I’ve been working with computers a long time. Over the years, I’ve learned a lot of “tricks”. Some I use all the time. You need to enter the current date in an Excel spreadsheet? Type [Ctrl] + [;] ([Ctrl] + [Shift] + [;] will give you the current time). Some I don’t use that often anymore. Need to know your TRS-80 program saved to cassette okay? Type CLOAD with a question mark at the end.
I was onsite at a client not too long ago. We were in the middle of an install to a new server and had to load up an application from a CD. No problem, I was told by the IT tech I was working with. He was going to stick the CD into the drive on his machine and share it with the server. We wouldn’t have to leave his cubicle. He set up the share and connected remotely to the server. To his surprise, he couldn’t see the CD or his drive. He tried it again. Nothing. He copied the contents of the CD to a flash drive and tried mapping a share to that. Still nothing.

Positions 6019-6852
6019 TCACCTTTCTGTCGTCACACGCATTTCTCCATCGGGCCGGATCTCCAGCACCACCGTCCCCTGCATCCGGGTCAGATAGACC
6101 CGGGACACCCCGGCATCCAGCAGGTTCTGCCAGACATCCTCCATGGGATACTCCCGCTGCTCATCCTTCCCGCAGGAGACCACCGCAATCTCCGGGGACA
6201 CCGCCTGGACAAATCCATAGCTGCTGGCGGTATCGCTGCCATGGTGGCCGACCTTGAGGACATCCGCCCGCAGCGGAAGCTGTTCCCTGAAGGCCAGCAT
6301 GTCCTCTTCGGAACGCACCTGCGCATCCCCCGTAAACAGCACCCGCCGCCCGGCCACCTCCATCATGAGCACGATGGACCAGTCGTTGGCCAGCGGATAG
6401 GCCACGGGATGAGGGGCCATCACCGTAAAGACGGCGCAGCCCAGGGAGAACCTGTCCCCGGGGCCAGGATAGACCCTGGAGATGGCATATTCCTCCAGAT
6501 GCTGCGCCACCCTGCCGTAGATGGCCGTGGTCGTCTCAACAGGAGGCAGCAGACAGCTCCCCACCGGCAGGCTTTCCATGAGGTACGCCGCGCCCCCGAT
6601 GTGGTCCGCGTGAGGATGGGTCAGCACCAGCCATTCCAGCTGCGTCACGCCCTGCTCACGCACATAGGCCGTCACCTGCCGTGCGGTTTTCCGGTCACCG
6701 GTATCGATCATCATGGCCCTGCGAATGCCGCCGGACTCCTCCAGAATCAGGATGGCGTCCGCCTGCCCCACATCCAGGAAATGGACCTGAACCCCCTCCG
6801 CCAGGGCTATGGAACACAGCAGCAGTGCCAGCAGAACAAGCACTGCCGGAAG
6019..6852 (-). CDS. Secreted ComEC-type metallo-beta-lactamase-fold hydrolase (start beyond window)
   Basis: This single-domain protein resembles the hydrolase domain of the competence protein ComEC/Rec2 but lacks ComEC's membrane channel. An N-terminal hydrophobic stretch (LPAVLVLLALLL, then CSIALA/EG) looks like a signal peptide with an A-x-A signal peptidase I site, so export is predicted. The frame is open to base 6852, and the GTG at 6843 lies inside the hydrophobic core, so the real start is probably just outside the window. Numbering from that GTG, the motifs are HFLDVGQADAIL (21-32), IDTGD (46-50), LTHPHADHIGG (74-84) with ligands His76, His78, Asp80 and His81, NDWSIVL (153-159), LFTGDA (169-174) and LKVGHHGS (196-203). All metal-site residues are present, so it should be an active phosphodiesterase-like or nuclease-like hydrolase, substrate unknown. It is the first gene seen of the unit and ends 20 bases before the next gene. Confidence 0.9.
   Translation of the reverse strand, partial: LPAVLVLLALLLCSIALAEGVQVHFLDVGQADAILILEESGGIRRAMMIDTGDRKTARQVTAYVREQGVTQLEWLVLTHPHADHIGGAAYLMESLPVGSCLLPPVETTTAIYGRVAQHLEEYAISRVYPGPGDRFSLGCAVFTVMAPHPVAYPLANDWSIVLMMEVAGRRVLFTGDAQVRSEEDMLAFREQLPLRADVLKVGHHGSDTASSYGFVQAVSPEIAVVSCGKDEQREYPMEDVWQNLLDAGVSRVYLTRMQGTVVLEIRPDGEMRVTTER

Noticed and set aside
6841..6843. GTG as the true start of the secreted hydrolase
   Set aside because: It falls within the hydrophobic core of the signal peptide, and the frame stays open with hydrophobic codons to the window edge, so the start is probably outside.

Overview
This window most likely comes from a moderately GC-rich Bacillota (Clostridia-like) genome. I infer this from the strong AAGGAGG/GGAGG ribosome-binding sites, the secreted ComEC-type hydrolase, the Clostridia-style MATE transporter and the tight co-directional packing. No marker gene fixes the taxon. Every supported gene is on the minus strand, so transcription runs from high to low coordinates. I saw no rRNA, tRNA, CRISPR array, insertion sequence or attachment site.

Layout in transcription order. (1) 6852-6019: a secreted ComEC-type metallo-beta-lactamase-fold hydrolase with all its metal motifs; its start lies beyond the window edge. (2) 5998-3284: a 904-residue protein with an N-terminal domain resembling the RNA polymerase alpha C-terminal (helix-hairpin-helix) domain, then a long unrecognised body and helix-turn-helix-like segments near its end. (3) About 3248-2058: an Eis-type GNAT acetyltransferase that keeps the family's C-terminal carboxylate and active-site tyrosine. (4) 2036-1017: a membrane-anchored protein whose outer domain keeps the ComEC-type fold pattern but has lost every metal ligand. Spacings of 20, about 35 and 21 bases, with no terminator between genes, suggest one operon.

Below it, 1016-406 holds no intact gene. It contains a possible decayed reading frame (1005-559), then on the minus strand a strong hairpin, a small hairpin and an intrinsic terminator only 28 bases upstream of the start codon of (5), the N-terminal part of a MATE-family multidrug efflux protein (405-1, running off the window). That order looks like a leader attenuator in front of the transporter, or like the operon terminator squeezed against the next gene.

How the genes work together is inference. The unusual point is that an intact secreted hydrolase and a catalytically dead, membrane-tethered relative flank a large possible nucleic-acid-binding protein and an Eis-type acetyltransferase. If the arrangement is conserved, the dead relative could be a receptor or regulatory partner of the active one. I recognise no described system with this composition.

He pulled in another tech from the cubicle next door. Together they tried a couple of other tricks. They hard coded IP addresses to each machine. Didn’t work. They tried logging as various users and administrators, each with different sets of rights on the network. No, no, and no. Together they tried to confirm which users had rights to what, but they couldn’t figure it out. The network tech in charge of the active directory had used some tricks of his own.
After about forty-five minutes of troubleshooting, they finally gave up and said we’d have to install the CD from the server. Imagine my surprise to discover the machine was physically located in the room next door! The measure of a good trick is that it helps by making a task easier or faster. In the time it took to troubleshoot the trick, we could have had the application installed, configured and even had time to run down to the nearest gas station for a well-deserved Diet Pepsi. In this case, the trick was on us.